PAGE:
GUEST ARTICLE: I arrived at Glasgow after a 5 hour Virgin train trip from London. The very attentive first class trolley service allowed me to get in some drinking practice for my weekend stay with friends from my Sydney Uni days.
On Saturday we popped in to see the refurbished Kelvingrove Museum – which still retains some of the feel of an old-fashioned “bit of everything” museum. One hall is filled with stuffed animals but also has a World War II aircraft suspended from the ceiling.
There are fine collections of the Glasgow Boys (the Scottish school of impressionists), as well as displays on ancient Egypt, the images of Scottish nationalism, Glasgow sectarianism and Kylie Minogue’s costumes.
Sunday morning saw us at sung Mass in St Bride’s, Hyndland, a very nice Arts and Crafts church, with a fine carved rood and an eastward position high altar with six candlesticks and tabernacle.
The words were from the 1929 Scottish liturgy but rearranged into a modern order. The small team of very elderly servers provided all that was required, including incense. They all wore the same type of servers’ guild cross that my grandfather wore as a senior server at Dundee Cathedral over 50 years ago.
The robed choir sang a mass setting that I did not recognise (the pew sheet was truncated because the parish laptop had been stolen the day before during a city-wide “open door” day), but also managed a Tallis anthem during communion and Marbeck for the Creed.
Later in the day, we went on to Pollock House, which boasts the finest collection of classical Spanish art in the British isles. It included a very striking and timeless portrait of a woman in a fur cape by el Greco. The woman has never been identified, although some have said that she was el Greco’s mistress.
The collection of portraits of the Spanish royal family from 16th and 17th centuries allows you to trace the horrible effects of inbreeding within the Hapsburg family. Unexpectedly, there was also a room full of works by William Blake, including his Adam and Eve.
Monday allowed a few hours to wander around the city and take in the Gallery of Modern Art which, like all of the Glasgow Museums, has taken up the policy of the Scottish Executive to eradicate the scourge of sectarianism in Scottish life.
Although, I must admit that I am not sure that displaying photographs of Celtic and Rangers football players will do that much to sort out the mess.
I spent a weekend in and out of Edinburgh, including a visit to the new parliament buildings and the Royal Scottish Academy.
The parliament buildings, which have only been open a couple of years, are the result of a partnership between a group of Barcelona and Scottish architects.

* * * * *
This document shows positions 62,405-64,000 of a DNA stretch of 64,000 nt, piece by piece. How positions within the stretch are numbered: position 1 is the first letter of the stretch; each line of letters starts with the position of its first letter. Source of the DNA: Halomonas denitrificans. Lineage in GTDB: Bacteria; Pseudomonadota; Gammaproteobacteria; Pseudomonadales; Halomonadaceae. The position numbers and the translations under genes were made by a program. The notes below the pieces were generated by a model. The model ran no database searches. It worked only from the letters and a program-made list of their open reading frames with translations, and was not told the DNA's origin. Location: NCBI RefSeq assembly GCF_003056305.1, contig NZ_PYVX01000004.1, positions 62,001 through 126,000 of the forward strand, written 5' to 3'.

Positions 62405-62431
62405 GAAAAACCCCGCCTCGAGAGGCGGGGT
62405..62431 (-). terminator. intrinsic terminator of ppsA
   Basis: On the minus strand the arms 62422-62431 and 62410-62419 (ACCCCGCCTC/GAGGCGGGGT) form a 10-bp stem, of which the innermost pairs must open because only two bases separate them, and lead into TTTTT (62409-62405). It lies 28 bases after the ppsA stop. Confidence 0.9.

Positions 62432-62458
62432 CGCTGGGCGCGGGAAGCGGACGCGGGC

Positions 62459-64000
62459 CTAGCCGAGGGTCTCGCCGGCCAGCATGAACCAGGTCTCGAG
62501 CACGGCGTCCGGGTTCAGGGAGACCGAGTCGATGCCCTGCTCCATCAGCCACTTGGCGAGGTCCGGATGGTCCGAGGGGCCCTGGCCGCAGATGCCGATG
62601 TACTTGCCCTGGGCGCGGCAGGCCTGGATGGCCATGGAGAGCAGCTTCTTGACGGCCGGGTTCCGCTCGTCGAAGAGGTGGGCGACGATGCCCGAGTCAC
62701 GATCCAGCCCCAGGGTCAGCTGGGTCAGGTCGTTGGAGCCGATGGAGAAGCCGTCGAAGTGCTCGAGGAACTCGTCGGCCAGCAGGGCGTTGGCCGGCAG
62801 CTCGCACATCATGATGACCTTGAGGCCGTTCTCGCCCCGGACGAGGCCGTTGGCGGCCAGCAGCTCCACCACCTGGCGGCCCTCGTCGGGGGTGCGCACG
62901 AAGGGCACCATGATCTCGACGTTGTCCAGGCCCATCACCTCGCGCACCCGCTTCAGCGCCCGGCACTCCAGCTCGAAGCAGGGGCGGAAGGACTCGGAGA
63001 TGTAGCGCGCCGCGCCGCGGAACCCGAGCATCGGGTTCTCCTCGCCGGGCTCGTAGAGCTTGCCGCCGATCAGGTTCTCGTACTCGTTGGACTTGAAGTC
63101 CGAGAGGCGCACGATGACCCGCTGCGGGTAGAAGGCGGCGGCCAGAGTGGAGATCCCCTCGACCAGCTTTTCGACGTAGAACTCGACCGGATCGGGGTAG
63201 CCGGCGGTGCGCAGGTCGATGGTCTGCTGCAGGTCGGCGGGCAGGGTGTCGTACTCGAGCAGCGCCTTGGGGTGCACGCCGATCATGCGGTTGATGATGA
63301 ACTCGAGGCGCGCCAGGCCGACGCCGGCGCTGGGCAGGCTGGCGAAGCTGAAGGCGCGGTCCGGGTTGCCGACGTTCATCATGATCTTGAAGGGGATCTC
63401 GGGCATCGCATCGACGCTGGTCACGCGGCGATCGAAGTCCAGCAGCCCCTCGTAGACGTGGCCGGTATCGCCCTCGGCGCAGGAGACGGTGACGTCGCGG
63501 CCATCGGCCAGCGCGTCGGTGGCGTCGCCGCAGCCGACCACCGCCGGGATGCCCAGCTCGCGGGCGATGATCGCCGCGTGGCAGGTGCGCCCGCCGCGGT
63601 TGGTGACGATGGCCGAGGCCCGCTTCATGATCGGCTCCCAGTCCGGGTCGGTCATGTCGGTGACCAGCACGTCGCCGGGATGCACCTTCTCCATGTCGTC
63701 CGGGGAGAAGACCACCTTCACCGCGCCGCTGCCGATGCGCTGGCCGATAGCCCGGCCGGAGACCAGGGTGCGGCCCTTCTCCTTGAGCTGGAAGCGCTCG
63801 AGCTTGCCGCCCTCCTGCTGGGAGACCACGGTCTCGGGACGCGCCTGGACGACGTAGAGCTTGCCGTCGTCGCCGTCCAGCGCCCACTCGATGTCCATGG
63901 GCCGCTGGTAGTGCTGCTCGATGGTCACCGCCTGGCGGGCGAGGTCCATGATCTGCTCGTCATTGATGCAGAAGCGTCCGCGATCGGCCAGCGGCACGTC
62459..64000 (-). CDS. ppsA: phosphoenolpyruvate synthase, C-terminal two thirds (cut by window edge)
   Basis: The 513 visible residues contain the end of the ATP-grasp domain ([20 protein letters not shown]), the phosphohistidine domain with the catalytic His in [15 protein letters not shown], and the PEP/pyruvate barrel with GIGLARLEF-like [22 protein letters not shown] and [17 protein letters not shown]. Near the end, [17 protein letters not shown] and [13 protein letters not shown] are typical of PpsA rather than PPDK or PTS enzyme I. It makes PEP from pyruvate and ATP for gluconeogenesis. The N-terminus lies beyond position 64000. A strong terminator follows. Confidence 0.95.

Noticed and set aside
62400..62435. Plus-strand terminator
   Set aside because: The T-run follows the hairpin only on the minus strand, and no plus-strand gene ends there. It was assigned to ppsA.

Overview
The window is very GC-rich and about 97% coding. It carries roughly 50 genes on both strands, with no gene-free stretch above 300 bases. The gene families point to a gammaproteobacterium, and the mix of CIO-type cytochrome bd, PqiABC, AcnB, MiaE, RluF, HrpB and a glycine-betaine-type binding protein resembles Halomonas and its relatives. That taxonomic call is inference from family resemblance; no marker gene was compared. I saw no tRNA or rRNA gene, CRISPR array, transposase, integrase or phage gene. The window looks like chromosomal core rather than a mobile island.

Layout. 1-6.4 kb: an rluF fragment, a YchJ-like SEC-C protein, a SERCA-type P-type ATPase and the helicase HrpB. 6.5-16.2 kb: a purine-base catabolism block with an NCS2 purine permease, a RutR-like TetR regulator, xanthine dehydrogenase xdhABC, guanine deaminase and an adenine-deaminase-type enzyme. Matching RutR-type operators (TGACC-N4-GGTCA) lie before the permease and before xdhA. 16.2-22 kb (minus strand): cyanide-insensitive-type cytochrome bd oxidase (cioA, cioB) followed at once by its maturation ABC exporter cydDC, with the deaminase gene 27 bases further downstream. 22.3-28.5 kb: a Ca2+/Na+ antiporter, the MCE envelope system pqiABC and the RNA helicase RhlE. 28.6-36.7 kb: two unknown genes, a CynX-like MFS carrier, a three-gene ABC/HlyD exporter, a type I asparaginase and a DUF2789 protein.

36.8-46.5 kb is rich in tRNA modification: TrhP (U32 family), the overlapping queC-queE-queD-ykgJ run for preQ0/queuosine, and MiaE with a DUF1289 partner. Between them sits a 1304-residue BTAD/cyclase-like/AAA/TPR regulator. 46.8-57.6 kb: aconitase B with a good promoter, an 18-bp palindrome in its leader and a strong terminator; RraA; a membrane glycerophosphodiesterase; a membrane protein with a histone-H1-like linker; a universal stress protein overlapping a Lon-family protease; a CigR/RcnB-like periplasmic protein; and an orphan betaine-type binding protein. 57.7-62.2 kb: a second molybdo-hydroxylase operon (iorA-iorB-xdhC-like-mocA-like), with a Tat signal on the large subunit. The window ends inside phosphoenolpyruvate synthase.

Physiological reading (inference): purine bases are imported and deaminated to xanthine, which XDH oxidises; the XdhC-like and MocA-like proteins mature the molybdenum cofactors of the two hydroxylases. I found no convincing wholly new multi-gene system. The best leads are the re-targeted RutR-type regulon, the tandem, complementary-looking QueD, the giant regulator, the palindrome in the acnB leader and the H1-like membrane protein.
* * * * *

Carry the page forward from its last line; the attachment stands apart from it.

They certainly present an interesting combination of shapes and building materials (steel, wood and stone). The structures are apparently best appreciated from above – which is a little difficult to arrange just at the foot of the Royal Mile, opposite Holyrood.
Inside was an exhibition explaining the Act of Union of 1707 (UK) which dissolved the old Scottish Parliament and vested legislative responsibility for Scotland in the Parliament at Westminster which, from then on, included Scottish members. It is a subject of some controversy in Scotland and was mostly reversed in 1999 with the devolution of some areas of government back to the Scottish parliament.
Interesting fact: In 1822, George IV was the first British monarch to set foot in Scotland for 170 years. Which means that none of the later Stuart monarchs actually visited Scotland after the Restoration in 1660.
The Royal Scottish Academy had an interesting and comprehensive exhibition of the work of Andy Warhol, announced to the drab world outside in Princes Street by the conversion of its Ionic columns into stacked tins of Campbell’s tomato soup.
Further interesting fact: Andy Warhol was a practising Catholic, attending Mass pretty much weekly all of his life. This, for me at least, probably explains the iconic nature of his famous portraits.
On Sunday, Mass for me was in the parish church of St Michael and All Saints, which was celebrating one of its patronal festivals. (St Michael and All Angels having been the day before.) The church itself is a gothic revival building with plain painted walls and stone columns.
The sanctuary, backed by a wood and gilt wedding cake of a reredos and guarded by seven large sanctuary lamps, provided the setting for a choral High Mass with procession, incense and a full complement of sacred ministers. The red-robed and very capable choir sang Haydn’s Missa Brevis in F. The black-robed and lace trimmed servers were all women to a man.
- Britain’s National Rail – Enquiries
- Kelvingrove Art Gallery and Museum
- St. Bride’s Episcopal Church Glasgow
- Glasgow Museums
- The Scottish Parliament
- Royal Scottish Academy
- St Michael and All Saints Church, Edinburgh
This travel diary has been written by my friend Joseph Waugh who likes to travel to places with interesting architecture and history.
If you’ve travelled somewhere off the beaten track, can write well and have good quality photos I encourage you to contact me and I’ll consider publishing your travel diary here including generous attribution and links back to your website as thanks for your contribution